The Manic article also had a couple of other useful tips from Yoshi namely:-
- “One important skill he has learnt from his short line nymphing is to drive the nymphs into the water, that way the flies reach their maximum sink rate quicker, and consequently get down faster. If the flies are feathered down to the water they spend too long reaching their maximum sink rate.
- Many of the successful patterns designed by the French, Czech and Slovakian anglers are tied with much slimmer profiles than the more traditional New Zealand patterns leading to faster sink rates effectiveness in fast and deep rivers.
- Of interest to many has been comparisons between different qualities of tungsten beads on the market, as all tungsten beads are made with a percentage of steel to give them strength. Sink rates are greatly altered by the amount of steel used within the bead and often lower priced or discount beads on the market look attractive and in fact they may still be heavier than brass beads. As Yoshi points out, it is important to understand exactly what you are buying as there is often a sacrifice for paying a cheaper price and when you are looking for the ultimate sink rates, the premium product certainly makes a difference.”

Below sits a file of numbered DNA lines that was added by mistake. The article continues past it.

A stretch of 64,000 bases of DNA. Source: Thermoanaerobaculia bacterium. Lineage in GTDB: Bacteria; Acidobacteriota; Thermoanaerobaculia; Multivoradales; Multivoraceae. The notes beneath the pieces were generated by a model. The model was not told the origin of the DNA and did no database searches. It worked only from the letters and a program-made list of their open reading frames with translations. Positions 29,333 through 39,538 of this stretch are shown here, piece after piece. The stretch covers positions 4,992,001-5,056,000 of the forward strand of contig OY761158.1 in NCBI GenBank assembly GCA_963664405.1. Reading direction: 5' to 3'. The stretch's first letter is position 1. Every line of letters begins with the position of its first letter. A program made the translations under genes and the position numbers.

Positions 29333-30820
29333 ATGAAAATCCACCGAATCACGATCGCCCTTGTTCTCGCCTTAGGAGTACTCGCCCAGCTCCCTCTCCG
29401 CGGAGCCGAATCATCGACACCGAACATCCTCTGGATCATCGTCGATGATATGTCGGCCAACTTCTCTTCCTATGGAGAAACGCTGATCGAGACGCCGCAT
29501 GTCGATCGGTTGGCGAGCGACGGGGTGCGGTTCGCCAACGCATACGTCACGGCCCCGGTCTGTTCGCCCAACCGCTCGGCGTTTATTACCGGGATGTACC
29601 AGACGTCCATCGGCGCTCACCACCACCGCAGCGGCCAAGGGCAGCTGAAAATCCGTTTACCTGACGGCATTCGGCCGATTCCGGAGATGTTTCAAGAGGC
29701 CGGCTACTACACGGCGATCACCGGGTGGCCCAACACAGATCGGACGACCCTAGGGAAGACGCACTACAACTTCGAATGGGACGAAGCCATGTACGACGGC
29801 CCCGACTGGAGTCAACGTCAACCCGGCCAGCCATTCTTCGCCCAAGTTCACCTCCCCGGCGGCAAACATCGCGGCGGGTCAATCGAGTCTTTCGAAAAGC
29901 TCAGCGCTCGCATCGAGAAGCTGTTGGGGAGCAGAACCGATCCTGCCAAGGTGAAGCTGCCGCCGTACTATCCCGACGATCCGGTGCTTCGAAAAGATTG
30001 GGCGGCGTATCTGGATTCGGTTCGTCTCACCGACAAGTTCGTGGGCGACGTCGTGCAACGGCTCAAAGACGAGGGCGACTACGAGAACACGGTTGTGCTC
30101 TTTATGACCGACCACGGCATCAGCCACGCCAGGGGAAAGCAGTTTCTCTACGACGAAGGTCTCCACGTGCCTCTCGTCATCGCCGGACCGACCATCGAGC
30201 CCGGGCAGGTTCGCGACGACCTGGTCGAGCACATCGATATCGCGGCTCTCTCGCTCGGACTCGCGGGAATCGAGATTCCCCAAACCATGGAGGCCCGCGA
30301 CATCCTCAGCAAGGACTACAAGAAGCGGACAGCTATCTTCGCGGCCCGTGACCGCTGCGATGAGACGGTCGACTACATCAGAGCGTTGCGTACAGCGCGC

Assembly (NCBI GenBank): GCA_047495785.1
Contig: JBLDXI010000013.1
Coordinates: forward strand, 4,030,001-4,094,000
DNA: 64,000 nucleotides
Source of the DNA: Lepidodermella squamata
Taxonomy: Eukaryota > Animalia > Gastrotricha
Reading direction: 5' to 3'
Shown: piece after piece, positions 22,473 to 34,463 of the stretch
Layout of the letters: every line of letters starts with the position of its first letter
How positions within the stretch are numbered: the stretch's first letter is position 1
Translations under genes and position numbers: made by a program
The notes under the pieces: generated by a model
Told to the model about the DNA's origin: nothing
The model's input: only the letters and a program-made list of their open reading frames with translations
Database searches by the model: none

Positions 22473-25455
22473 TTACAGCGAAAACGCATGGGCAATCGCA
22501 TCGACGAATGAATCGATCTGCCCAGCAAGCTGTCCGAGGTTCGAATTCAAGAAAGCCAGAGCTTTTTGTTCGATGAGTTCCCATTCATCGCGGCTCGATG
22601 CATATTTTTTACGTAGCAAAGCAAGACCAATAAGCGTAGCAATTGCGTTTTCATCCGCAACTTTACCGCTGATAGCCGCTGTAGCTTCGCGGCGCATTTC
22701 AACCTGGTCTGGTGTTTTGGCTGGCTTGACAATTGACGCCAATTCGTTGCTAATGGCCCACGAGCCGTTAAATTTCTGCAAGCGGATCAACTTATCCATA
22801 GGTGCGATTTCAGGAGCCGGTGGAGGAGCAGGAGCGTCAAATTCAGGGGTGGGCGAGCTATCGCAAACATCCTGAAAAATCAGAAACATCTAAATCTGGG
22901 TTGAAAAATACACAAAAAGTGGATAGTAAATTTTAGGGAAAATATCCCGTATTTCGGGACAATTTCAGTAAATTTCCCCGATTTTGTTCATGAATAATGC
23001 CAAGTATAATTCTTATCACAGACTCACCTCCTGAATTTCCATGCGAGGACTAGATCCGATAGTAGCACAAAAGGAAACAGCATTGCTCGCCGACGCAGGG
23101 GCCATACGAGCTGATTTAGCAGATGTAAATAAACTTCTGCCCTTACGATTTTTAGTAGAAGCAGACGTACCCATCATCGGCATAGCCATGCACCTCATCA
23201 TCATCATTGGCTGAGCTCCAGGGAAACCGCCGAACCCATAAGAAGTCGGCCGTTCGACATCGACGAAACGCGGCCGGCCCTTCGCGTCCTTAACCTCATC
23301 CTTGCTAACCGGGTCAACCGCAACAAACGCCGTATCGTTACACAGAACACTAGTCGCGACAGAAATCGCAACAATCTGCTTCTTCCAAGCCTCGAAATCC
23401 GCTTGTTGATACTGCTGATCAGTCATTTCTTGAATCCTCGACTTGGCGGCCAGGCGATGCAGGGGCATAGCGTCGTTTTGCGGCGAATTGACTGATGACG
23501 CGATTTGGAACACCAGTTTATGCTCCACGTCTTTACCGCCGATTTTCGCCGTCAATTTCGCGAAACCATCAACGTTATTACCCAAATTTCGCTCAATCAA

For those of you who tie flies it is useful that beads are sold based on diameter and not weight. This means that all you have to do to increase the sink rate is to select a fly tied with a larger diameter bead. To aid this process I actually label all of the compartments in my fly box with the bead diameters as can be seen in the image below. Elegant simplicity.
In conclusion, for deep nymphing it is best to select the purest tungsten beads available, tie slim, sparsely dressed flies and have a range of patterns tied with different sized beads in your fly box. This will allow you to use the same pattern and change to larger or smaller diameter beads to suit the water depth fished. Sometimes it is not the pattern that is actually the problem, just the depth at which the fly is travelling relative to the bottom. Experiment until you get it right!